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24 Governors Celebrate Employment Opportunities for People with Disabilities

26 States Celebrating National Disability Employment Awareness Month with a Proclamation or Event (highlighted in red)
States Celebrating National Disability Employment Awareness Month with a Proclamation or Event (highlighted in red)

Rockville, Md., Oct. 25 – In honor of National Disability Employment Awareness Month (NDEAM), 26 governors have joined together to show their support through public proclamations, executive orders and press statements. Expanding employment opportunities is not partisan, as both Democrats and Republicans are quick to recognize the abilities of what people with disabilities can accomplish.

“Disability Employment Awareness Month is a great way to emphasize the importance of the contributions of persons with disabilities,” said Democratic Gov. John Bel Edwards of Louisiana. “Our businesses and communities can greatly benefit from the integrated, competitive employment of persons with disabilities.”

Republican Gov. Asa Hutchinson’s NDEAM statement argued that “people with disabilities offer a wide range of expertise and play an integral role in our efforts to build an inclusive community and strong economy.”

The nation’s governors are critical partners in the continuing effort to advance job opportunities for millions of people with disabilities. Governors can drive policy, prioritizes programs and bring attention to what people with disabilities can accomplish if given a fair chance. Over the past four years, RespectAbility, a nonprofit fighting stigmas and advancing opportunities for people with disabilities, has had the pleasure of meeting with 44 governors to talk about disability employment and advocate for best practices. We have forged partnerships with Republicans and Democrats alike, who are committed to the idea that people with disabilities deserve the opportunity to earn an income and achieve independence, just like anyone else.

New data shows that thousands more people with disabilities are getting jobs every month. As reported by Kessler Foundation and the University of New Hampshire’s Institute on Disability (UNH-IOD), the past year and a half has seen continuing job growth for Americans with disabilities. Since 2016, the labor-force participation rate (LFPR) for people with disabilities has grown to 33.1 percent. Last year, the LFPR for Americans with disabilities was only 31.0 percent. What this means is that more and more people with disabilities are working or actively looking for work.

Over the past several weeks, RespectAbility Fellows have contacted governors’ offices across the country. We have been asking them what they are doing to advance opportunities for people with disabilities to earn an income and become independent. We have been pleased to receive copies of public proclamations, executive orders and press statements celebrating NDEAM and people with disabilities from governors across the country. We have gathered together the responses we have received and are sharing them with you.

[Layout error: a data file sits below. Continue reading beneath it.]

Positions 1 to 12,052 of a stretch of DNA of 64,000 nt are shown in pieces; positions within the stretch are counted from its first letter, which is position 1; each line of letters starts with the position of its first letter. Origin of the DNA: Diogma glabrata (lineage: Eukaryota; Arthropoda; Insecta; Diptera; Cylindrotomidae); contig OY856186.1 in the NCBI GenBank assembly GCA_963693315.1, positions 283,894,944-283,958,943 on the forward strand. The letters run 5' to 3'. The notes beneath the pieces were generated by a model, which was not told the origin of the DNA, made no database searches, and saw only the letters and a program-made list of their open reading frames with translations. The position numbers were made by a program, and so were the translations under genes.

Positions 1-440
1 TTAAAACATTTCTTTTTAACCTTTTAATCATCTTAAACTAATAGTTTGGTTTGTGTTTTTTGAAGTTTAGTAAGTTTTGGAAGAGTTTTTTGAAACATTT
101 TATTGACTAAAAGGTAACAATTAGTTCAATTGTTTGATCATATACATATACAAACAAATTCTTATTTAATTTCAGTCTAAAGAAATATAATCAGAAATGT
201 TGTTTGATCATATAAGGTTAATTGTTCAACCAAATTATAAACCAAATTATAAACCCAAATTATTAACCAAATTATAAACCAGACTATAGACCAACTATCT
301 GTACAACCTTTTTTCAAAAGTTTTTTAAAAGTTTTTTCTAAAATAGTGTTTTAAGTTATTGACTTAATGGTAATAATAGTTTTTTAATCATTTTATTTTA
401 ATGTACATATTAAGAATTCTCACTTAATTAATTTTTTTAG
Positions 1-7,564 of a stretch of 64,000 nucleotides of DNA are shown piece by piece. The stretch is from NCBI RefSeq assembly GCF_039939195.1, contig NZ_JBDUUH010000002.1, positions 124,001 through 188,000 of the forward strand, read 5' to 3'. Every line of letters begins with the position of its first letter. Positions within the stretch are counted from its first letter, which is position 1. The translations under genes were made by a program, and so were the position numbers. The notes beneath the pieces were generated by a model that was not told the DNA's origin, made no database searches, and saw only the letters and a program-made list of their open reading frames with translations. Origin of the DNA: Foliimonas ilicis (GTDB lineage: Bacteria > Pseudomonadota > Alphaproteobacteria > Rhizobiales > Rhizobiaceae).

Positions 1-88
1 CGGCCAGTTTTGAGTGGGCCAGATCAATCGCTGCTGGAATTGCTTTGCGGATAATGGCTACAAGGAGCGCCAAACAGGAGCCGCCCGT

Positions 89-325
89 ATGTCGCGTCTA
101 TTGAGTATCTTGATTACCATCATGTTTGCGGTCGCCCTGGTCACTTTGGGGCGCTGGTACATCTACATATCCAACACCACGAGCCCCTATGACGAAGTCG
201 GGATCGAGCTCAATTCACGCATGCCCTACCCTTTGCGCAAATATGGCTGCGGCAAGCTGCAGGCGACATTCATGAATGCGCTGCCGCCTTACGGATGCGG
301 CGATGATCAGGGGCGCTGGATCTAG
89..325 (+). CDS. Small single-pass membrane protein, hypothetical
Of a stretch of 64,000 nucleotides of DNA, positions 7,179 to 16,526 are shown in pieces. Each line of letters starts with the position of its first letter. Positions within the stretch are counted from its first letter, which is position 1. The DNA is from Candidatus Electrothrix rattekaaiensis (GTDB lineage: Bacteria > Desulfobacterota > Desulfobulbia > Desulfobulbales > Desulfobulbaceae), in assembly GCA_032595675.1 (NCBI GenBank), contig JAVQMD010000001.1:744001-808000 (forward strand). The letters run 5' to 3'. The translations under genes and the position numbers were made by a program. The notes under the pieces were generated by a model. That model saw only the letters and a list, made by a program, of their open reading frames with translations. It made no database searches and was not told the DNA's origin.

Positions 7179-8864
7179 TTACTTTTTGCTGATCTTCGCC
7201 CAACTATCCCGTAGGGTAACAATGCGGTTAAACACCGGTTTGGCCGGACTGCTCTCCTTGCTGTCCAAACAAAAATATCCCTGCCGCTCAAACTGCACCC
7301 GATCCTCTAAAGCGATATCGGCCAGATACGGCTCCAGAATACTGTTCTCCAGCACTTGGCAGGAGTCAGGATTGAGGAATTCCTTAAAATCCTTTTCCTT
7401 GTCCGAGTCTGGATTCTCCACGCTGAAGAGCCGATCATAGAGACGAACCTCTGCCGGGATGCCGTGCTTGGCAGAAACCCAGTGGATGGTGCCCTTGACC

Alabama Alaska Arizona
Arkansas Colorado Illinois
Kentucky Louisiana Maryland
Michigan Minnesota Missouri
Nevada New Mexico Ohio
Oregon Pennsylvania South Carolina
Tennessee Texas Utah
Vermont Virginia Washington
Wisconsin Wyoming

The range of responses and statement reflects the range of policies and programs that Governors are putting into action to empower people with disabilities. For example, Gov. Terry McAuliffe of Virginia talked about “Career Pathways for Individuals with Disabilities (CPID)” to “close the skills gaps and create a pipeline of young adults, including those with disabilities” to go into advance careers in science and technology.

By contrast, Gov. Larry Hogan of Maryland talked about employment as “the most direct and cost-effective means to empower people with disabilities to achieve independence” and highlighted self-employment “as a growing and viable option for many with disabilities.”

Yet as important as these statements are, so much more needs to be done in order to empower more people with disabilities into the workforce. Americans with disabilities often find that their economic outcomes vary based on where they live. For example, 57.1 percent of working-age people with disabilities in Wyoming have jobs, while only 24.4 percent of people with disabilities in West Virginia are employed. Those disparities speak to the big difference that committed leaders can have at the state level.

As such, RespectAbility will continue to fight stigmas and advance opportunities for people with disabilities. “At the end of the day, our nation was founded on the principle that anyone who works hard should be able to get ahead in life,” RespectAbility President Jennifer Laszlo Mizrahi said. “People with disabilities deserve the opportunity to earn an income and achieve independence, just like anyone else.”

Updated Oct. 27 to include Illinois and Ohio, making a total of 26 governors recognizing NDEAM. 

Published inGovernors

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